Miami Team Hits Road To Lure Hedge Funds
By Catherine Lackner
In its ongoing quest to attract targeted business sectors, Miami’s Downtown Development Authority will send representatives north next month to woo hedge funds, and just graduated the first class from the business accelerator Venture Hive, formerly known as Launch Pad Tech.
Alyce Robertson, authority executive director, and Nitin Motwani, board member and managing director of Miami Worldcenter Group LLC, are to meet in New York City with decision-makers at 100 hedge funds and are to go to Connecticut in June to deliver Miami’s message.
The meetings were coordinated by the International Hedge Fund Association, Ms. Robertson said.
"Many of the funds are interested in coming to Florida because of the favorable tax situation," she said. "We want them to bring these businesses downtown."
The authority will also host events in the fall and around Art Basel in December, Mr. Motwani said.
"We’re focusing our efforts on the business sectors we want to see here, and those that are a good fit with what we have," Ms. Robertson said. They include financial services and technology.
Public and private sectors joined forces to create Venture Hive, at 1010 NE Second Ave. Funded by $460,000 from the downtown authority and a $1 million grant from Miami-Dade County, the accelerator attracted 10 companies from around the world. They include:
•Boatyard, a peer-to-peer boat rental site.
•EveryPost, a multimedia creation for sharing mobile devices.
•Hair Construction Club, an online education medium for hair stylists.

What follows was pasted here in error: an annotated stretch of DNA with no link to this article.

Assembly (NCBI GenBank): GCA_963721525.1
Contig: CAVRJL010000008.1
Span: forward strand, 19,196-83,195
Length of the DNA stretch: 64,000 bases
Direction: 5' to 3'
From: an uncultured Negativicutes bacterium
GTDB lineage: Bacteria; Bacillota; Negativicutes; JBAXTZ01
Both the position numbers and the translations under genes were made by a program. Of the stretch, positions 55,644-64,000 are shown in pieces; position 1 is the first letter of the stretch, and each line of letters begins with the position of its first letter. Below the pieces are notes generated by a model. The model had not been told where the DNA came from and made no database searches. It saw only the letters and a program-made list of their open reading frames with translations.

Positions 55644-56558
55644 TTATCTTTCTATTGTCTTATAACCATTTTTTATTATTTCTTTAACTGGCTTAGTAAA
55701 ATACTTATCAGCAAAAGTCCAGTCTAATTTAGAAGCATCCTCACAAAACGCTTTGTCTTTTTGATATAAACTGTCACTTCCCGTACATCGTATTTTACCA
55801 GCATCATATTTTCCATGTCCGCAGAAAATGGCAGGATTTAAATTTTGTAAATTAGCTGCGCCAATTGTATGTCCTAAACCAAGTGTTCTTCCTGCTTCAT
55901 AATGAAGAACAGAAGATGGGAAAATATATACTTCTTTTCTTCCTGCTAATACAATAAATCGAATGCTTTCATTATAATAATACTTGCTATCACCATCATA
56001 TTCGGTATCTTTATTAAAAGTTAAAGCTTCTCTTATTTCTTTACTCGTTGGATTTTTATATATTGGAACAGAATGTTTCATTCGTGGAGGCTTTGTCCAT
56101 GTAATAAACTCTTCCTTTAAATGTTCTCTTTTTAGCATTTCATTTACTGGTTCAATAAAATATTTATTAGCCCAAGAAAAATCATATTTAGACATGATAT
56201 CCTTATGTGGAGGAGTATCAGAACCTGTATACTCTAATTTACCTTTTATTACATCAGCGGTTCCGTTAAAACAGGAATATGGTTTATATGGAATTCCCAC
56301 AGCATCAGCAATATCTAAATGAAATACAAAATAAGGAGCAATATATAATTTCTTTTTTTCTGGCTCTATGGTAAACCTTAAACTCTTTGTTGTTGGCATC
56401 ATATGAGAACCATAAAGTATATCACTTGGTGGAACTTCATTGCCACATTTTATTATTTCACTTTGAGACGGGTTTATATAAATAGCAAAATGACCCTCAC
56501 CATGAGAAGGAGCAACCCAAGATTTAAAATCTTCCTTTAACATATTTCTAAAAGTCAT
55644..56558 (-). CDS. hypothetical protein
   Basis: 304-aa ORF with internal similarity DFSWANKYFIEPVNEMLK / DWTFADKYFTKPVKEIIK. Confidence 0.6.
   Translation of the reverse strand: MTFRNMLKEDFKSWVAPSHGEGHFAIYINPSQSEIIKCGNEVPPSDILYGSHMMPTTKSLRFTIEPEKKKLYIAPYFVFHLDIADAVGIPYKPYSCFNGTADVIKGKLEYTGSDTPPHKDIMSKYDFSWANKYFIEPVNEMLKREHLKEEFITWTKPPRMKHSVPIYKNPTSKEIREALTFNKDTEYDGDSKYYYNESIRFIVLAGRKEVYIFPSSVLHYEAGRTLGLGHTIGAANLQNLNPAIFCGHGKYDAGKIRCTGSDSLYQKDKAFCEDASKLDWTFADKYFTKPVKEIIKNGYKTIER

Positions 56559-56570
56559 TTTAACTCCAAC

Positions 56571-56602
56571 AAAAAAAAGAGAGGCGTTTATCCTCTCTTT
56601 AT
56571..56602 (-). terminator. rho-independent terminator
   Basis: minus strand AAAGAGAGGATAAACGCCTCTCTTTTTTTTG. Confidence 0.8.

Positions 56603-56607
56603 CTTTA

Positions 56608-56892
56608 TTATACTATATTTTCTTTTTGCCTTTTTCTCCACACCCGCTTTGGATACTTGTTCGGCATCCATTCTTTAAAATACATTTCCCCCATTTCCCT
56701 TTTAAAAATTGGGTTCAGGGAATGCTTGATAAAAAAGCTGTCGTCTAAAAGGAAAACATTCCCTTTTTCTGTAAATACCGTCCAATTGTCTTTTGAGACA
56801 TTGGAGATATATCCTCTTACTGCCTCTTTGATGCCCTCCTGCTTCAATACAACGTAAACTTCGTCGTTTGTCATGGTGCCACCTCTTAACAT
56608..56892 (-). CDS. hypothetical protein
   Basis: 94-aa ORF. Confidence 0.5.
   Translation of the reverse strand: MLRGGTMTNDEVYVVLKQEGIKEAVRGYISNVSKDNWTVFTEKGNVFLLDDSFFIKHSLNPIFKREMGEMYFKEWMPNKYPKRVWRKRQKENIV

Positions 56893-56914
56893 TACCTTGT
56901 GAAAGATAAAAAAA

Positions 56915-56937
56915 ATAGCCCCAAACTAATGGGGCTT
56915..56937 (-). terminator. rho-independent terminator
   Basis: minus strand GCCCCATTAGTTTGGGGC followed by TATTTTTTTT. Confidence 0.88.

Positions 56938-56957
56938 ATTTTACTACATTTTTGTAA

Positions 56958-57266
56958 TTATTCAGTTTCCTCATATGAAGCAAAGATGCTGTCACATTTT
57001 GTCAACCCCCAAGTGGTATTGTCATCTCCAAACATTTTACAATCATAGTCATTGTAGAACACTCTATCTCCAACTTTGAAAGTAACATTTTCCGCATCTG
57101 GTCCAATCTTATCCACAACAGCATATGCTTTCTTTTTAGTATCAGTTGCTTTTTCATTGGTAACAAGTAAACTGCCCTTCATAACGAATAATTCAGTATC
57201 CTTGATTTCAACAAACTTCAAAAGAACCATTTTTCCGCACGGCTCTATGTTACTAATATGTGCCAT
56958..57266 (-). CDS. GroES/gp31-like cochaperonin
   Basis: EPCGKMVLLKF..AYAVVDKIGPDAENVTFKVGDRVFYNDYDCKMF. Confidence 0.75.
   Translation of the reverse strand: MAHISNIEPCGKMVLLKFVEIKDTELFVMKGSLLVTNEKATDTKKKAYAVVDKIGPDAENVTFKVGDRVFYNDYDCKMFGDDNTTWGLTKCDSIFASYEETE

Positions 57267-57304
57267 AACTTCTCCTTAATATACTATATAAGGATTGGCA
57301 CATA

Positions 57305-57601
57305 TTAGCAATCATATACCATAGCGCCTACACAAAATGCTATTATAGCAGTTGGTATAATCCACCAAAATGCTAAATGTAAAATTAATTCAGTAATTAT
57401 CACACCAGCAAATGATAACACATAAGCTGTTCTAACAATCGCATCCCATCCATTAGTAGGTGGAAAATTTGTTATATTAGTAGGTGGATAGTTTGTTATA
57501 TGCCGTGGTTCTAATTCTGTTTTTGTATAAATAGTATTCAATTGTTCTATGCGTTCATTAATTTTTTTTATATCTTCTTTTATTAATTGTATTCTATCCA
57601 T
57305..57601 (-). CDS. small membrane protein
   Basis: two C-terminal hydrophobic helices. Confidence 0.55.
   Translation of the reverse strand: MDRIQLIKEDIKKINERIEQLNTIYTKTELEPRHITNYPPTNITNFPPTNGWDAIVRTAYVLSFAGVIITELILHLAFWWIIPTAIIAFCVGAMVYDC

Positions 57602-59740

•Kimetric, a service that analyzes consumer behavior for retailers.
•GetMyRx, a prescription app for consumers.
•NightPro, a company that creates data tools for the nightlife industry.
•Poolami, a peer-to-peer car sharing network.
•RawApps, which specializes in video tools for small businesses.
•The Social Radio, which distributes tweets and other posts.
•SWOL, which creates social media for soccer fans.
"This was a lot of money for the DDA to invest," Ms. Robertson said, "but we believe that tech is this important to downtown Miami’s future."
Most of the companies that participated in the program, which ran from January to April, have committed to staying in Miami after the program ends. Venture Hive is projected to create more than 300 direct and indirect jobs through 2017, according to an authority report.
In addition to the 10 companies that received grants, 25 additional tech firms joined the program at their own expense. They received support services ranging from mentoring and training to workshops and subsidized office space, the authority report said.To read the entire issue of Miami Today online, subscribe to e-MIAMI TODAY, an exact digital replica of the printed edition.